• Git
  • Android SDK
  • AVD image running (API level 14) or higher.
  • Android SDK with ALL packages installed
  • You may use any IDE that supports Maven. Eclipse ADT will work fine after you complete prereq step.

How To use this library

  1. Follow the Prerequisites

  2. Add a reference to your project and specify it as an Android library. If you are uncertain how to do this, click here for more information: http://developer.android.com/tools/projects/projects-eclipse.html

  3. Add the project dependency for debugging in to your project settings

  4. Update your project's AndroidManifest.xml file to include:

      <uses-permission android:name="android.permission.INTERNET" />
      <uses-permission android:name="android.permission.ACCESS_NETWORK_STATE" />
      <application
            android:allowBackup="true"
            android:debuggable="true"
            android:icon="@drawable/ic_launcher"
            android:label="@string/app_name"
            android:theme="@style/AppTheme" >
    
            <activity
                android:name="com.microsoft.aad.adal.AuthenticationActivity"
                android:label="@string/title_login_hello_app" >
            </activity>
      ....
      <application/>
  5. Register your WEBAPI service app in Azure Active Directory (AAD). If you're not sure what a tenant is or how you would get one, read What is a Microsoft Azure AD tenant? or Sign up for Microsoft Azure as an organization. These docs should get you started on your way to using Windows Azure AD.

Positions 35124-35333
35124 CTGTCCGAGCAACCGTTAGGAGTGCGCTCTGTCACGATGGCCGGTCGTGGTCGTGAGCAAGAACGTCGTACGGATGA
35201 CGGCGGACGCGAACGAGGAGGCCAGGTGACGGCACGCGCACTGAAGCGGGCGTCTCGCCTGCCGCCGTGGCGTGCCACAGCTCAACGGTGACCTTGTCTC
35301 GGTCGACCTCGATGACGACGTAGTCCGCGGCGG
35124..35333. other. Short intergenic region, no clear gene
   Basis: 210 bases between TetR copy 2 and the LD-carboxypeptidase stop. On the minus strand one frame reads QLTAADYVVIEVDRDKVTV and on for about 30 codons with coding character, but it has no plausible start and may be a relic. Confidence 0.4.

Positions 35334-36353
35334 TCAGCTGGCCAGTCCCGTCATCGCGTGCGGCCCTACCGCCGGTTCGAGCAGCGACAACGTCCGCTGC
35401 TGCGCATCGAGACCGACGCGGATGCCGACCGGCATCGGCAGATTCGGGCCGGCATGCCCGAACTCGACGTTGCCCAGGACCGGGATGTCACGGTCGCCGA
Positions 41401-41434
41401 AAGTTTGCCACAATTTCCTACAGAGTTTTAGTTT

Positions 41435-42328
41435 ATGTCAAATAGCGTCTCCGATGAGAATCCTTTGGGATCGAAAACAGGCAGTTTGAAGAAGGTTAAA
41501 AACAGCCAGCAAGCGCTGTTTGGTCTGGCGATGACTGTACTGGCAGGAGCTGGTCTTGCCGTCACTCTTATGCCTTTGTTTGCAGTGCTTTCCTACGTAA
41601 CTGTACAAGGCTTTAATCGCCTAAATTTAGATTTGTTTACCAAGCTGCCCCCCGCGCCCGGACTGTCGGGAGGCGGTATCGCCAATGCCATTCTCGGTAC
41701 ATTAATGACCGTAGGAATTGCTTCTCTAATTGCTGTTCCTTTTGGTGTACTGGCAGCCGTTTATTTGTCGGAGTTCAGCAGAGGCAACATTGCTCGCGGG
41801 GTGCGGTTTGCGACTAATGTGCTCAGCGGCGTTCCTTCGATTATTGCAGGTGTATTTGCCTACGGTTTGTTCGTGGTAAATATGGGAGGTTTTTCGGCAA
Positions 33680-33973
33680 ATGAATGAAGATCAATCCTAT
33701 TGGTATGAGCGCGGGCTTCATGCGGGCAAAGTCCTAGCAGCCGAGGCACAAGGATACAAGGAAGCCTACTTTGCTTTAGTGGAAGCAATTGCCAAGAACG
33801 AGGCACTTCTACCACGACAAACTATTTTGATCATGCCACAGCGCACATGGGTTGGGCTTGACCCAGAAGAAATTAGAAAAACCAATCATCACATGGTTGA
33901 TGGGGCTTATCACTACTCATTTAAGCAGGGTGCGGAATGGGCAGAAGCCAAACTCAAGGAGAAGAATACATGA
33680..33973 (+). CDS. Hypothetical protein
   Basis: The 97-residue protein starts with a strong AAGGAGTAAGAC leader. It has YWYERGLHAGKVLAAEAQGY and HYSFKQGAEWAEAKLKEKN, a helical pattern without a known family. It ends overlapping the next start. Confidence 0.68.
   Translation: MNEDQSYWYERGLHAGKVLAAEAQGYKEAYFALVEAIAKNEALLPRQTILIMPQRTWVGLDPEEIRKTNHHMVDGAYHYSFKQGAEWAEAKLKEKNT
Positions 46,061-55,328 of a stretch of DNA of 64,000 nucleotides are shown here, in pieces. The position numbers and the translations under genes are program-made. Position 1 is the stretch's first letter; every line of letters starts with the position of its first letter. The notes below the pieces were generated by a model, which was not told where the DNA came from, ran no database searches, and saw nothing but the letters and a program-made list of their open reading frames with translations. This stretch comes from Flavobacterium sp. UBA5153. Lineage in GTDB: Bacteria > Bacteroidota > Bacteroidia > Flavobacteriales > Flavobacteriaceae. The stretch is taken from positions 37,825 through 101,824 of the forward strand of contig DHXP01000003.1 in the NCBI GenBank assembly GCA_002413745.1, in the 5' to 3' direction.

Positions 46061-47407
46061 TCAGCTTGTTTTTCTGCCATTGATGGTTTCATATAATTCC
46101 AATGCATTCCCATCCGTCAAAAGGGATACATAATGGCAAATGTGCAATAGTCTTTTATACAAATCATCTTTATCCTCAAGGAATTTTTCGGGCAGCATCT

• NOTE: You need to write down the APP ID URI for the next steps
  6. Register your client native app at AAD. Select webapis in the list and give permission to previously registered WebAPI. If you need help with this step, see: Register the REST API Service Windows Azure Active Directory
    • NOTE: You will need to write down the clientId and redirectUri parameters for the next steps.
  7. Create an instance of AuthenticationContext at your main Activity. The details of this call are beyond the scope of this README, but you can get a good start by looking at the Android Native Client Sample. Below is an example:

    // Authority is in the form of https://login.windows.net/yourtenant.onmicrosoft.com
    mContext = new AuthenticationContext(MainActivity.this, authority, true); // This will use SharedPreferences as            default cache
    • NOTE: mContext is a field in your activity
  8. Copy this code block to handle the end of AuthenticationActivity after user enters credentials and receives authorization code:

     @Override
     protected void onActivityResult(int requestCode, int resultCode, Intent data) {
         super.onActivityResult(requestCode, resultCode, data);
         if (mContext != null) {
             mContext.onActivityResult(requestCode, resultCode, data);
         }
     }
  9. To ask for a token, you define a callback

    private AuthenticationCallback<AuthenticationResult> callback = new AuthenticationCallback<AuthenticationResult>() {
    
            @Override
            public void onError(Exception exc) {
                if (exc instanceof AuthenticationException) {
                    textViewStatus.setText("Cancelled");